The term sublime was originally coined as an adjective in the 1st century AD but I came to it in 18th-century terms at university through the philosopher Edmund Burke musings on a sort of pleasurable terror in his A Philosophical Enquiry into the Origin of Our Ideas of the Sublime and Beautiful (1757). Burke’s definition of the sublime focuses on such terms as darkness, obscurity, privation, vastness, magnificence, loudness and suddenness. Mostly though, I studied it through the Romantic poets, Coleridge and Wordsworth who recognised the redemptive powers of nature, but also the vastness and turbulence of the natural world and the human response to it. 

Young Astrophotographers - Category winner:

The Milky Way Galaxy by Jacob Marchio (USA), aged 14

The modern philosopher, Alain de Botton says:
"It had been the icecaps, the deserts, the volcanoes and the glaciers that had given us a sense of finitude and limitation and had elicited a feeling in which fear and respect coagulated into a strangely pleasing feeling of humility, a feeling which the philosophers of the eighteenth century had famously termed the sublime."
And Richard Holmes, the Romantics biographer says:
"Physical vision - one might say scientific vision - brings about a metaphysical shift in the observer's view of reality as a whole. The geography of the earth, or the structure of the solar system, are in an instant utterly changed, and forever. The explorer, the scientific observer, the literary reader, experience the Sublime: a moment of revelation into the idea of the unbounded, the infinite."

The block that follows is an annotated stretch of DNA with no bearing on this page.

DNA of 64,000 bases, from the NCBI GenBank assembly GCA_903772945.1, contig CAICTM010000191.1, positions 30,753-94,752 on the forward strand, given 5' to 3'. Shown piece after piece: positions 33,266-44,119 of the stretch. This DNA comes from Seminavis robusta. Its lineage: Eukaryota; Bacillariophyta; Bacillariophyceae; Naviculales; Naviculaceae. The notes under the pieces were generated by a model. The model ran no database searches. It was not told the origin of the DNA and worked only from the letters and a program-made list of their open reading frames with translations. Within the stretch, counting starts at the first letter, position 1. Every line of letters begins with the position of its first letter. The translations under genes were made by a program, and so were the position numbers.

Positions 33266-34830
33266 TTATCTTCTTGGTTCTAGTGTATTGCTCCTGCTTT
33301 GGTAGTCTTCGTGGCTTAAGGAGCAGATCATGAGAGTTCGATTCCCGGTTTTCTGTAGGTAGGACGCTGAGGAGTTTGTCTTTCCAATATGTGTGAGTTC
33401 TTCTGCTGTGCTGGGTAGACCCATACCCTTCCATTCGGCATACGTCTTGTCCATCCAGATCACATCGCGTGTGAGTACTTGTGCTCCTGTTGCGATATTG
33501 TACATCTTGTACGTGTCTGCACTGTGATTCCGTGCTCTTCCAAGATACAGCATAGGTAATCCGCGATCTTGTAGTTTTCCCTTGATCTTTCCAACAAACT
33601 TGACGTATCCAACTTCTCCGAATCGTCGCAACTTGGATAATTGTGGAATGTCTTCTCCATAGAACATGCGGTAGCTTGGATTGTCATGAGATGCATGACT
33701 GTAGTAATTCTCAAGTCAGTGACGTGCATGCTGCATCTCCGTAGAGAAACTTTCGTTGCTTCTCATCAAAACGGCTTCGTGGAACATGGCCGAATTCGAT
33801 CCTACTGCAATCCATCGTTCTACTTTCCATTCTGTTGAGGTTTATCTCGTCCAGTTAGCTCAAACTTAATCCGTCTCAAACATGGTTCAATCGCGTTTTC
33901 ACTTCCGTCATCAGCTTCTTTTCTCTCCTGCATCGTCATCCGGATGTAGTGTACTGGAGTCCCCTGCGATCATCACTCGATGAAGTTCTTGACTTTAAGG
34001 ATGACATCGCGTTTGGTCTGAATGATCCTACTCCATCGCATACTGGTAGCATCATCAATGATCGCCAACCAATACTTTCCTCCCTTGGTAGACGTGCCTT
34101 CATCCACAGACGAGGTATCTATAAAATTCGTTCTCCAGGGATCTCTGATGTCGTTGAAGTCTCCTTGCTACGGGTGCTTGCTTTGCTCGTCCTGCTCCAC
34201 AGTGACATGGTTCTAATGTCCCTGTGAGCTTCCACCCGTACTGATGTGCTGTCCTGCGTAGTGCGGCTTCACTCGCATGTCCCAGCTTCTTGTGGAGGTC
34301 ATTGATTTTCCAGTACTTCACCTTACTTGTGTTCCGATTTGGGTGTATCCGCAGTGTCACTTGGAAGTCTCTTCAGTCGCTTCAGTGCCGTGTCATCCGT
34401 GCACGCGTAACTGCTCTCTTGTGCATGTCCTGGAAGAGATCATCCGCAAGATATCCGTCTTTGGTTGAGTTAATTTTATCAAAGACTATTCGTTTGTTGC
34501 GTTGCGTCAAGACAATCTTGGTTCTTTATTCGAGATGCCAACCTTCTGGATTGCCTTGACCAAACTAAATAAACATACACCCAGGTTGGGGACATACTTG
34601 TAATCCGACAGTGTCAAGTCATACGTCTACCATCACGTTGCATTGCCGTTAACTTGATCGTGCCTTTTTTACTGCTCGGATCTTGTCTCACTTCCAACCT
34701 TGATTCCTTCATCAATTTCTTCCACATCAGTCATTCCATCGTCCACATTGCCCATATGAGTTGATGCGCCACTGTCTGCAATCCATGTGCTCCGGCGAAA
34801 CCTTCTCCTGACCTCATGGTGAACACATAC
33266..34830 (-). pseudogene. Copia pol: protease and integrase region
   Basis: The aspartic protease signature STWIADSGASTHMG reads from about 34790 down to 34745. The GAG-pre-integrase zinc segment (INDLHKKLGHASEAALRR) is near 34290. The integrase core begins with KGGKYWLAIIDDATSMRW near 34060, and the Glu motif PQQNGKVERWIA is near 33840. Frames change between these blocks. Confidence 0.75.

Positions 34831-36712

To be honest, at uni, I didn't really get it, the literary language and fussy poetry took all my attention from identifying the feeling. It was really on my own, that I realised what it meant and grew to love the feeling of incredible smallness and insignificance. 

In the modern world, as I said it is not just in nature and the stars but in the way we live our lives, in seeing the wider picture and our role in a living breathing world of which you are just a tiny part. See below the definition of Sonder, which is supposed to be a sad feeling, I think it is wonderful.

It is why I loved this exhibition and all the talented photographers involved in it. It is why I think that sceptics who ridicule astrology and say - how can these stars and planets affect us, it's ridiculous, are a little ridiculous themselves. I mean how can they not, we are tiny, they are huge, the sun lightens our hair and darkens are skin and naturally wakens us. I am not endorsing the daily horoscope but simply looking at the unquantifiable vastness of these rocks and gas balls, surely they must have a little affect.

I'd recommend all to see the exhibition, whether you want to see a pretty picture, enquire over the techniques used or get off a little on how large and amazing our world is.

The Royal Observatory Greenwich is proud to present the winning images of Astronomy Photographer of the Year 2013. This free exhibition showcases some incredible images of the sky, ranging from within our solar system to far into deep space.
 Quote 1: The Pleasures and Sorrows of Work, Alain de Botton
Quote 2: The Age of Wonder: How the Romantic Generation Discovered the Beauty and Terror of Science, Richard Holmes

Images are all (C) the photographers and